How to Practice Mindfulness with Email in the Workplace

What would our life be like without email? Think about it. If you are old enough to remember, it was certainly different. One cannot fathom to think how much our lives have been transformed by the ability to mass-communicate, quickly and easily, all at the press of a button.

They are everywhere and there’s no escaping them. What’s more, we check them CONSTANTLY. In meetings, in the loos, even mid-sex we areΒ told…hmm.

Email then is a corporate work productivity killer. A recent study by the Wall Street Journal says that we check our emails a massive 74 times a day. With levels of productivity in the U.K. at an all time low (some would blame that on the EU…), management of email is becoming an important aspect of effective time management in the office place.

However, there are times when we have to reply to an email; when it leaves us no choice but to respond, sometimes in challenging, provoking and confronting circumstances. If you are unlucky, sometimesΒ that response can leave us wishing we never responded in the first place…

I first learnt my lesson with ’email’ as a young associate full of testosterone and a fragile ego always looking for validation. I responded to an email from a more senior Director in a Β less than optimal way. I was lucky that a gentle conversation afterwards in the Director’s office was enough to put the fire out. Some haven’t always been so lucky..

For my Australian readers, who remembersΒ the email fight between two assistants in a prominent Australian law firm about who stole their packet of ham, cheese slices and two pieces of bread from the office kitchen?

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You see, as I recently learnt with Adrian from the Now Project, we all have our ‘pain body’. This pain results from things that may have happened to us in the past, leaving us feeling vulnerable, fragile or even scarred. That is why when someone is angry, the object of that anger isΒ notΒ aboutΒ you, it is always about them. The only logical response when confronted with such anger is to ask: “are you ok?”

When our pain bodies are triggered, we can get all defensive in our thought-generated perception of reality – for the delusion of our own anger is very apparent in episodical fits of manic email rage, since such anger solely relates to our conditioning and experience of life so far.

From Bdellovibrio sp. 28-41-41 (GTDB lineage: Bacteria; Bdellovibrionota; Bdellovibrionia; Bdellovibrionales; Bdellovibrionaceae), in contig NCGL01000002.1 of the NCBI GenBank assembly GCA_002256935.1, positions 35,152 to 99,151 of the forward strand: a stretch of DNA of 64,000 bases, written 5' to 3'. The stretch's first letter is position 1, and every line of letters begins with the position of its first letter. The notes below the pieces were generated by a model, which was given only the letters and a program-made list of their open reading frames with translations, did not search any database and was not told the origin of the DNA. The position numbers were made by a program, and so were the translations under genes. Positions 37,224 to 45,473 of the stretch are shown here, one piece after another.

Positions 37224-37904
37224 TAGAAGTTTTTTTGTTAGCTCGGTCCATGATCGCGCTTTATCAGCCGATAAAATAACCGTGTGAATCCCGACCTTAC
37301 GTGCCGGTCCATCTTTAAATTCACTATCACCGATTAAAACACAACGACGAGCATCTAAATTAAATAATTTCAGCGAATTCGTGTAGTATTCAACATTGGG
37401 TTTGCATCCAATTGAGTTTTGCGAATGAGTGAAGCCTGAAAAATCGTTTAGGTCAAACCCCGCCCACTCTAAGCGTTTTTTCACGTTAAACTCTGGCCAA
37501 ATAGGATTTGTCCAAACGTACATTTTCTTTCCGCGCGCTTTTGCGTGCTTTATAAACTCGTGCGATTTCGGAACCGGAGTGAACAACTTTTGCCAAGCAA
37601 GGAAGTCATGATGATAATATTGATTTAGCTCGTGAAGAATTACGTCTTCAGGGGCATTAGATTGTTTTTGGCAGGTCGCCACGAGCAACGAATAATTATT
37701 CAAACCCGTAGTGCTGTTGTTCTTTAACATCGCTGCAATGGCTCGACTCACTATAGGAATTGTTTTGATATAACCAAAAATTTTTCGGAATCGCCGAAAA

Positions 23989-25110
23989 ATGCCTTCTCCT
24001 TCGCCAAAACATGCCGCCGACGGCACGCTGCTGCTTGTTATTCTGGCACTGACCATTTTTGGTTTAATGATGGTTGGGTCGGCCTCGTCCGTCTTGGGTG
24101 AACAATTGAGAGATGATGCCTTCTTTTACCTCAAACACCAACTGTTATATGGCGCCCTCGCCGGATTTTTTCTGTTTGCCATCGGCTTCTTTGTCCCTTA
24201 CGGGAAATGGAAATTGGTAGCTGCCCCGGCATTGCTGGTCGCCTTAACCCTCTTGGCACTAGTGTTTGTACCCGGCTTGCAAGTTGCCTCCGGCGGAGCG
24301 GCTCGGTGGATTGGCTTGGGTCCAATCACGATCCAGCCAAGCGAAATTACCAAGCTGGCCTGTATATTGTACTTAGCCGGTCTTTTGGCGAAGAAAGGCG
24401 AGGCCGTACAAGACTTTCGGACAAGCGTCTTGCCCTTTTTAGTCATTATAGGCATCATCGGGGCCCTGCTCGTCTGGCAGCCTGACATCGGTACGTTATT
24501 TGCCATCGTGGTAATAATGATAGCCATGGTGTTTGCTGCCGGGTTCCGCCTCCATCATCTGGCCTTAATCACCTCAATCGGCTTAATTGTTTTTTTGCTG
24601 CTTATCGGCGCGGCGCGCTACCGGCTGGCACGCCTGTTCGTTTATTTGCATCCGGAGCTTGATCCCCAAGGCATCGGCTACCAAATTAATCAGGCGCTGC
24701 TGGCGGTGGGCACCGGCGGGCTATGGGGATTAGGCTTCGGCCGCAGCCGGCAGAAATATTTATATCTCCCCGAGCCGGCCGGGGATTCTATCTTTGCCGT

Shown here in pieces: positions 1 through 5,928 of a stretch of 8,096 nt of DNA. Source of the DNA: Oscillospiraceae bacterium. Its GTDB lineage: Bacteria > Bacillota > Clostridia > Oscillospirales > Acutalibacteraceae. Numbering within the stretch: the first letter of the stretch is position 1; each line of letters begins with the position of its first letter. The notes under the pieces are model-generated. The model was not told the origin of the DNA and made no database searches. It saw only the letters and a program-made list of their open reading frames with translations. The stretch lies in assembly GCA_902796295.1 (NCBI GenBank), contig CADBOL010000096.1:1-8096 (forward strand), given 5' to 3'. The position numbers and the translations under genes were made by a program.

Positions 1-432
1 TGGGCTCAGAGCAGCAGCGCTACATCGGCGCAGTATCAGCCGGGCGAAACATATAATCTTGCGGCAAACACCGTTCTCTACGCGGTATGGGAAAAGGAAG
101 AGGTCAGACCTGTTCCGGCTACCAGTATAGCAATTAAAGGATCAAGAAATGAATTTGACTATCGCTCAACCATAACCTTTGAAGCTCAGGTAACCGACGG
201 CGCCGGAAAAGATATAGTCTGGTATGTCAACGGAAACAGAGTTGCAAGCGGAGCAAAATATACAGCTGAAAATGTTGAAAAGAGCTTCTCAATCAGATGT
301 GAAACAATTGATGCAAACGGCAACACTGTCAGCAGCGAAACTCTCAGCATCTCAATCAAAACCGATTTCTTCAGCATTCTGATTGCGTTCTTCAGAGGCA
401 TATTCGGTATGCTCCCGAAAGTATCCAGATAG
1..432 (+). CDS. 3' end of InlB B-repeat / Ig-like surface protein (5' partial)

It is during such times when we are challenged, confronted or even verbally assaulted on email that we can truly practice mindfulness. Whenever we feel the urge to respond in anger or in haste, when we feel our emotions rise within the body, then we know that we should pause, take a deep breath and recalibrate. At that moment in our experience of awareness, it is NOT the time to respond to that email. Stop right there – often our perspective on that email will change once we have had a chance to slow down and let that moment pass.

Going for a walk, doing something else, grabbing a coffee will all help shift that perspective until the subtle pain is no longer felt. In these moments we are best placed to respond to such emails – in a cool, calm and collected way.

As an employee and manager, we are judged by how we carry ourselves in the workplace. Practicing mindfulness when managing the inevitable conflict that results from the use of email in the modern workplace is one way of having a smoother career. I was lucky that I learnt my lesson early on. I would encourage all those in the office place to think about this. It could really be the difference between a prosperous career and oneΒ which is not.

YB

9 Comments Add yours

  1. Agree best to sit on email and think 3 times before sendung..even delete..even draft on word and dont send… or send if it makes sense ..

    Coinsidence…pain body…i am reading the power of now by eckhart tolle. (Name spelt wrong ) and talks about pain body too

    Great post

    Liked by 1 person

    1. yogibanker says:

      Thanks Bella. Yes great tip about email. Never send it in the moment! Tolle is great, he is inspiration for my post and course. Have a great day πŸ‘πŸ™

      Liked by 1 person

      1. Tolle..but i do find his book hard to read. I cant read more than 3 pages on a 45 min tube journey ..too much to digest. I wanr to get my note book out at analyse but you know how impossible that is on a crowded tube..lol.. have a good day and week.

        Liked by 1 person

      2. yogibanker says:

        Yeah, I find Tolle hard too. It all gets a bit blurry after a bit. The good thing is that it is in interview format. You can digest a bit, then come back later. It sounds like you need an i-pad or something. I blog on my smart phone! πŸ™‚

        Like

      3. I blog on my phone when i am being lazy!! I say to myself, it really isnt that hard to turn the laptop on…lol

        I am reading paper back book.. i havent moved to kindle though i have the app and kindle books… old school i am..my eyes prefer it…

        Tc

        Liked by 1 person

      4. Forgot say so glad u find it hard to read… i thought i was specialπŸ˜‚

        Liked by 1 person

      5. yogibanker says:

        No, I think just like any other normal person trying to read all this spiritual ‘stuff’ πŸ˜‚

        Liked by 1 person

  2. Great reminder and a well written post, thanks Scott! It’s always best to rest for a bit in the space between action and reaction πŸ™‚

    Liked by 1 person

    1. yogibanker says:

      Thanks Shruti! action and reaction… we always tend to overdo the reaction bit!

      Liked by 1 person

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